doctors to deal with the differential diagnosis of one set of
diseases, it can be used with profit by another set of doctors.
This facility is important for it is precisely because we wish
to place the accumulated experience of one doctor at the
service of another that the idea of computer-assisted diagnosis
is so attractive.
Many other studies can be cited to show that at the experimental level, computer-assisted differential diagnosis, where
the doctor is concerned to choose between a small number of
diagnostic possibilities, is feasible. Thus programs have been
written to help in the diagnosis of abdominal pain, benign
versus malignant gastric ulcer, bone tumors, adrenal disease
and even headache.

Limitations of Computer Diagnosis
There are a number of limitations to the use of computers
for diagnostic purposes. It may be said at the outset that
none of these are insuperable; but a great deal of work
remains to be done if the technic is ever to win wide acceptance in the practice of clinical medicine. The concept of
"robot diagnosis" may cause antipathy to many patients, for
it appears to strike at the roots of the doctor-patient relationship, a relationship which is still very important in most
Western countries. Machines are now programmed in some
medical centers to take a history from patients and as manmachine communication becomes faster and therefore easier,
increasing exposure to procedures of this kind may bring first
familiarity and then confidence. Many patients today rely
heavily on machines of one sort or another for their medical
well being. The day may not be far off when the diagnostic
computer with its wide range of diagnostic programs is
merely another familiar machine in the doctor's office or
outpatient clinic.
The value of the computer yet remains to be proven however in a real life situation rather than in an artificial experimental setting. We need to know more about the incidence
of various diseases in the population and of the frequency of
symptoms and signs associated with them. Some work has
already been undertaken along these lines but much more
needs to be done: collecting data of this sort is laborious
and time-consuming. Moreover the data must be accurate;
but doctors are not especially noted for the accuracy of the
notes which they make about their patients. More too needs
to be known about the diagnostic process; in common with
the process of creative thinking, the art of diagnosis is poorly
understood. Consequently attempts to mimic it on a machine
are, from an esthetic point of view, crude.
There is a relative lack of information on the importance
of the observer error that exists between doctors when two
or more of them attempt to record the same set of clinical
features on the same patient. The relevance of this error to
the usefulness of the information generated by the doctor
during his examination of the patient, and to the validity of
machine diagnoses based upon it, is only too obvious.
Finally some thought must be given to the costs of misdiagnosis. If the doctor or machine misses a case of the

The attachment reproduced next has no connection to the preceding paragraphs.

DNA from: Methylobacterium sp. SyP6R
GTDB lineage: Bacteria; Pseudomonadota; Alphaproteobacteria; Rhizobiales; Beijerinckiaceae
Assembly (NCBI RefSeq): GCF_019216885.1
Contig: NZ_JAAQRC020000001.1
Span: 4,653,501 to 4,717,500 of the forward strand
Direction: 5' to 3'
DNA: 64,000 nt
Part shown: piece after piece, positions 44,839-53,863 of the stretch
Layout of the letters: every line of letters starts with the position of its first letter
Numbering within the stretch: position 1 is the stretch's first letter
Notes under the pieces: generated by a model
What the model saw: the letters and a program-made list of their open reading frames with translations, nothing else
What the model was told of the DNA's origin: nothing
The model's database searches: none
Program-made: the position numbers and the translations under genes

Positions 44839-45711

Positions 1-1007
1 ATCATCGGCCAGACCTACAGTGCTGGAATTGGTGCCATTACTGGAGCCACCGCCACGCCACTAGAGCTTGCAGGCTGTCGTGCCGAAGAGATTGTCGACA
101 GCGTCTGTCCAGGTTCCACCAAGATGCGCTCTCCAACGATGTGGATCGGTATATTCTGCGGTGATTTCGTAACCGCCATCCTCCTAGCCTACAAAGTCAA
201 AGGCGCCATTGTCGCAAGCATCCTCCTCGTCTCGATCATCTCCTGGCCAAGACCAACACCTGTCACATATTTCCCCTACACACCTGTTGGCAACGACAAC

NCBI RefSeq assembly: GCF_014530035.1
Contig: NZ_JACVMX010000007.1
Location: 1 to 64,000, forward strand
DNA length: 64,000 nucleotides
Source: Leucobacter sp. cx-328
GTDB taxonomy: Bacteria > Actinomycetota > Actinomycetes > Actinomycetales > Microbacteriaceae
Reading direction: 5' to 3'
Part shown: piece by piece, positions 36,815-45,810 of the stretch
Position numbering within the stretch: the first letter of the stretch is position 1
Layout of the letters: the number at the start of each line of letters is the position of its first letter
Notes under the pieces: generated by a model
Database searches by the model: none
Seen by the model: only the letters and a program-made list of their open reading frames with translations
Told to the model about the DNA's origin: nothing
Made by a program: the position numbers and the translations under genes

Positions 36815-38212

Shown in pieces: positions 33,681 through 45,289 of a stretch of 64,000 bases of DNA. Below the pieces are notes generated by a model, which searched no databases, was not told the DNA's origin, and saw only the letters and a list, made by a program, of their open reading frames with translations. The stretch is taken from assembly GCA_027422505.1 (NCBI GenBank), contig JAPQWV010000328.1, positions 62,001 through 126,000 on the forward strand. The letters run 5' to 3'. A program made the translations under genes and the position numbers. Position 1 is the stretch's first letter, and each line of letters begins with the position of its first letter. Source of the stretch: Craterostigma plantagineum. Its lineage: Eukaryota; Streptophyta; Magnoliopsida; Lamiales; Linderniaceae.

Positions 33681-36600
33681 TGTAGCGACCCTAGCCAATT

common cold, not too much damage is done. If, however, he
misses an early case of potentially remediable carcinoma, the
outcome is disastrous. At present no one has produced a
practical diagnostic system which takes account of the risk of
misdiagnosis of one condition compared with another. Such
systems have been developed from a theoretical standpoint
however; the way is now open for their incorporation into
practical diagnostic computer models.

FI ELD, 1968-1969 - ENTRI ES

Walter Penney, CDP
Problem Editor
Computers and Automation
"You go without me", Pete said as Joe came by to pick
him up for lunch: "I'll get a sandwich at the snack bar."
Joe looked at the scope which showed a circle of dots.
"That must be pretty interesting to make you pass up lunch.
What is it?"
"This is going to be the big attraction at the Summer
Joint Computer Conference. Our booth is going to feature
the new Data-Visi-Scope and visitors will be invited to play
this game I'm working on. The computer will be the opponent and the progress of the game will be displayed on the
DV Scope."
"Game? Not another Nimbonacci, I hope."
"N 0, this game is foolproof. A win or loss is completely
under the control of the machine."
"How are you going to arrange that?" Joe was beginning
to forget about lunch too.
"Well, the game consists of 21 points equally spaced as
though outlining a circle - the vertices of a regular icosaengon, you might say." Pete couldn't resist parading the newfound knowledge he had just acquired from Lambros, the
classical scholar.
"Icosa-shmicosa, how does it work?"
"The player and the machine play alternately, connecting any two points with a straight line. No lines may cross
and each point may be used only once. Whoever can't make
a move loses."
"And you're saying that no matter what the player does the
machine can always win?"
"Yes, or lose if the program calls for it as it will every so
often in order to keep up the interest. We were thinking of
allowing about one win per hour with some small prize for
the player who won."
"I don't think it will work."
Will it?

Solution to Problem 695: Search Research
The minimum average number of steps is 5.72, but a 50-50
split (or as near this as possible) is not the only way this could